Like many of my favourite albums from the days before the Interweb was in it’s ascendancy, most came via ‘word of mouth’ and David Olney’s  Live in Holland CD was one of those and will still occasionally get dusted off and let me drift off into a world of wizened Americana characters that only he could possibly invent and bring to life.
His other album (EP?) that I love is Film Noir from 2011 which would have been the last time I saw him play live; which is a damn shame.
Then of course there are numerous individual songs that if compiled onto some kind of Retrospective may end up being a triple album; and then have to leave a couple out.
So; any new release is worthy of my time and means I have to put time aside to listen ‘properly,’ with no distractions.
Sadly that is today when I am painfully deaf in one ear, so will pretend this is a Mono release (joke.)
Opening track Always The Stranger, is trademark David Olney with a sweet Texicana tune masking a bittersweet love story that is sung by world weary voice; and it’s certainly the type of song that makes you want to sit back and wallow in whatever the narrator has to say.
Wall which follows has a Native American feel to it, and as the title suggests it’s about ‘building walls’ both real and metaphorical; which is a tender subject across the border lands of America and Mexico where many of Olney’s characters reside.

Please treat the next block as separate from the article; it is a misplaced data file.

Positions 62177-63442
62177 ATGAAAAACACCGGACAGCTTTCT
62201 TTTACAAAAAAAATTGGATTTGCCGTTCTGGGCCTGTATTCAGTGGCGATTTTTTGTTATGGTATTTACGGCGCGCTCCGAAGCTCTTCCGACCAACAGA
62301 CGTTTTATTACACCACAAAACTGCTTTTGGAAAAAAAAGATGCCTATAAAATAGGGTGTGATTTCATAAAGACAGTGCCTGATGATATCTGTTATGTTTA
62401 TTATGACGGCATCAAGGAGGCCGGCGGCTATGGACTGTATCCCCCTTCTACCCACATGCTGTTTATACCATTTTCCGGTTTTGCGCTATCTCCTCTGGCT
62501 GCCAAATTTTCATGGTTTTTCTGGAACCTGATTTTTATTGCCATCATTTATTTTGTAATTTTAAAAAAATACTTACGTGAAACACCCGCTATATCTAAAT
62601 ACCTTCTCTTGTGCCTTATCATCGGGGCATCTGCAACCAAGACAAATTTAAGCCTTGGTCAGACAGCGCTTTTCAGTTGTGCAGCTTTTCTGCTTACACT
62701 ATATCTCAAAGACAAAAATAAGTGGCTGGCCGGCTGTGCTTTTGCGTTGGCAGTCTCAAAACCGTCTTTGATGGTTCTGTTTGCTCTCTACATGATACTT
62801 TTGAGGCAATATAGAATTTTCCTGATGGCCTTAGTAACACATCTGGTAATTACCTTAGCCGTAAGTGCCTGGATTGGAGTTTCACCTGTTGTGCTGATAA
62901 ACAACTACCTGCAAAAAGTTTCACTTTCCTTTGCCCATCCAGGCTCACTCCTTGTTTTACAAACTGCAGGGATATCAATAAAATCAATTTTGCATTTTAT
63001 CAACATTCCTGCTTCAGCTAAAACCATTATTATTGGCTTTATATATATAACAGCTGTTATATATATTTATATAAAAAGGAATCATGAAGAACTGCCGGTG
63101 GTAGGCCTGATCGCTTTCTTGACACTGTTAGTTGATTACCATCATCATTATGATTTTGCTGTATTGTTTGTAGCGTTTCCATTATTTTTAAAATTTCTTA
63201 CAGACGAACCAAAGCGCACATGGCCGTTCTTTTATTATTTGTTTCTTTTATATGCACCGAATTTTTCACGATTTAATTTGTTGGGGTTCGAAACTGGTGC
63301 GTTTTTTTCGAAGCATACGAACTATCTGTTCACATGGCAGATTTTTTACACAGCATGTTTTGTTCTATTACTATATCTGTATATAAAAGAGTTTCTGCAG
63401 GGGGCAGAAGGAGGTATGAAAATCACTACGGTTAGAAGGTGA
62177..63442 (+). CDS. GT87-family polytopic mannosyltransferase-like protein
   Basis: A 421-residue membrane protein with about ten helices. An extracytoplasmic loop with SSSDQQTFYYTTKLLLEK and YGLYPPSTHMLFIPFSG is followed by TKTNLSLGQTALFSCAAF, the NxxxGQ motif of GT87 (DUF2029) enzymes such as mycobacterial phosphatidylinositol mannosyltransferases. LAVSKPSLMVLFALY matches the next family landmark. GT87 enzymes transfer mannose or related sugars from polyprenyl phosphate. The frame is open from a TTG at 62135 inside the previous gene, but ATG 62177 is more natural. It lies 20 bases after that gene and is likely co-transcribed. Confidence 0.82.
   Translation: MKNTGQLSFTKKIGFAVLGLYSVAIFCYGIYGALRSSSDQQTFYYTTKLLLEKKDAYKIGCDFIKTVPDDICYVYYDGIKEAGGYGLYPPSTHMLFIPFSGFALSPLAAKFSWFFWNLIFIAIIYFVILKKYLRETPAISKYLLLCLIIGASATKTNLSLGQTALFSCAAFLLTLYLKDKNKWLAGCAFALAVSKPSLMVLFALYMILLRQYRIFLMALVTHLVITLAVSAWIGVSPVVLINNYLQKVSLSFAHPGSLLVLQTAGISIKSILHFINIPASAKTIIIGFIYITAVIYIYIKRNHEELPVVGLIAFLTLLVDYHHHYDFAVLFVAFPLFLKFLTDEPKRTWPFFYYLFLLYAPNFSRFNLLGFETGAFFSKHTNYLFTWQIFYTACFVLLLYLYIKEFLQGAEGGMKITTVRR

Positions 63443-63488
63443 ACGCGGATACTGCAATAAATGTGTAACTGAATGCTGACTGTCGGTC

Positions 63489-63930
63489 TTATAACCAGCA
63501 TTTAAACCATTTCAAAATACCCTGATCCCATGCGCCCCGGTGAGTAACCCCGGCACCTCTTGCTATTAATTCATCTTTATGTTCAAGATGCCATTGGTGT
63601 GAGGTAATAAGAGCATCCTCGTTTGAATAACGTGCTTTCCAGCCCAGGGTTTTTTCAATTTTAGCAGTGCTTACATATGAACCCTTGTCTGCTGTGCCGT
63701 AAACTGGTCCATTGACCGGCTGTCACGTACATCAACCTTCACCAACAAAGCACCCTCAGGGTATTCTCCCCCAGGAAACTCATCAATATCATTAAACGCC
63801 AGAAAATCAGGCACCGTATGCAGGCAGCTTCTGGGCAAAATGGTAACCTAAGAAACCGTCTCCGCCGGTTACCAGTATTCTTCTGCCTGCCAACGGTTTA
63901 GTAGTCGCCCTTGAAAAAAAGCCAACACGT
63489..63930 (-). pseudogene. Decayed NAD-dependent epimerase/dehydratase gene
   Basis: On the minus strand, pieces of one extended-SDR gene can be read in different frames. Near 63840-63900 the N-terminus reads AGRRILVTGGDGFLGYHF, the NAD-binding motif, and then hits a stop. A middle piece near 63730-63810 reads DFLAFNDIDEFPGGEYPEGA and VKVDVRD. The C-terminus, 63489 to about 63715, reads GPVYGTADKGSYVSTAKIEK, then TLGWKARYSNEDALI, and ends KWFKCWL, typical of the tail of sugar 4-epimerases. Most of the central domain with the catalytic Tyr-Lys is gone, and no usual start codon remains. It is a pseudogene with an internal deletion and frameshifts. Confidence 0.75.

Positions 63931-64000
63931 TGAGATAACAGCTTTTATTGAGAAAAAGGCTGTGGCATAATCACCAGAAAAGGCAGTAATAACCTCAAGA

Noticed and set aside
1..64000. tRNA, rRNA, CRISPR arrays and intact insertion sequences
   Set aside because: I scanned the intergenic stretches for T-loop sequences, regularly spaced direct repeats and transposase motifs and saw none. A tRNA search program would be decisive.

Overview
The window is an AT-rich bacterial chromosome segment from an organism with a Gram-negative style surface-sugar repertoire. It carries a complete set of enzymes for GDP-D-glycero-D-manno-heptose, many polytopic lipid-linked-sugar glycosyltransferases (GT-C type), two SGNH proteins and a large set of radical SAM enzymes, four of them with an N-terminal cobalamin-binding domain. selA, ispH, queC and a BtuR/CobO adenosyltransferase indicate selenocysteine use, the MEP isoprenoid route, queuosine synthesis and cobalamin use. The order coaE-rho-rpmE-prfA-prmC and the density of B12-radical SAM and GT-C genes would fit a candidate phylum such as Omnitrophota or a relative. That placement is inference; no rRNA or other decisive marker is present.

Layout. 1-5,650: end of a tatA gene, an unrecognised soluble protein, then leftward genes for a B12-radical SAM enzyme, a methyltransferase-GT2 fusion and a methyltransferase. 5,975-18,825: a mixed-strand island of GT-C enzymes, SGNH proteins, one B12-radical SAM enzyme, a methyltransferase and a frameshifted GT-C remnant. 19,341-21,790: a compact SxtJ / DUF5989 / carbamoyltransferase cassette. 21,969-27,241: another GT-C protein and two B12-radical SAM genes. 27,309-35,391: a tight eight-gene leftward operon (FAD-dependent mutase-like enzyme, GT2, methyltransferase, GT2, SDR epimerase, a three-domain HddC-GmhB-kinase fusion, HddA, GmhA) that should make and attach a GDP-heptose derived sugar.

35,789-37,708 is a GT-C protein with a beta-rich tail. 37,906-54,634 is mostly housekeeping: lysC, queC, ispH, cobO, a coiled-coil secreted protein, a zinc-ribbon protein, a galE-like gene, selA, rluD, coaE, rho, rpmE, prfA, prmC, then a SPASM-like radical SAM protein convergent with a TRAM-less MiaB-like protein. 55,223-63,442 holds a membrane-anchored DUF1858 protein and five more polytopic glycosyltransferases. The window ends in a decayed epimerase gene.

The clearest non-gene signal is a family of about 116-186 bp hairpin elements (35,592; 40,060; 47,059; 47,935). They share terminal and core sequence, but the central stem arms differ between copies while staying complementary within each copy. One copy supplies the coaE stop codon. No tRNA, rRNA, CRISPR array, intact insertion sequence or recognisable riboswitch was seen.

As you will expect from one of the founding fathers of of Americana; this is a song that has much to say about modern history as it does the past; intertwining both with grace and hope.
This imagery of ‘walls’ continues throughout THIS SIDE OR THE OTHER with the beautiful title track and Death Will Not Divide Us both using that invisible imagery on both songs, making them enjoyable on many different levels; but making you continuously change your mind as to what they are really about; which is quite some trick for a songwriter.
Even by David Olney’s standards I Spy is a dark song; almost ‘talking Blues’ poetic in a Kerouac style that has had me trying to unravel it’s many mysteries this morning; but have decided to just let it be what it is……. a riddle in a puzzle set to music.
Again; by David Olney’s ‘standards’ this is as much a Country album as he’s produced in many years; with Western imagery hauntingly making Stand Tall and Border Town sound like they should be on the soundtrack for a Tarantino re-imagining of Butch Cassidy.
For a man of his advancing years, David Olney can still write a love song that will send shivers down your back; which brings us to the two songs vying for Favourite Song Status; Running From Love with it’s ghostly harmonica accompaniment would easily win the title on many albums; but is just pipped at the post by Open Your Heart (and Let Me In) which will touch the hearts of every romantic who hears it.
Then, just when you think you know exactly where David Olney is coming from he throws a perfect curve ball with the finale; a simple and very rootsy song called She’s Not There…….hang on a minute!
Yes; it actually is the Zombies pop hit from the 60’s but turned on its head, with David doing for this what Joe Cocker did for With a Little Help From My Friends, way back when.
Perhaps I should change my choice of Favourite Track; but will actually keep this song our little secret.

Such is the quality and density of David Olney’s songwriting I could probably write a completely different review of these songs tomorrow and again next week. I will now leave it to you.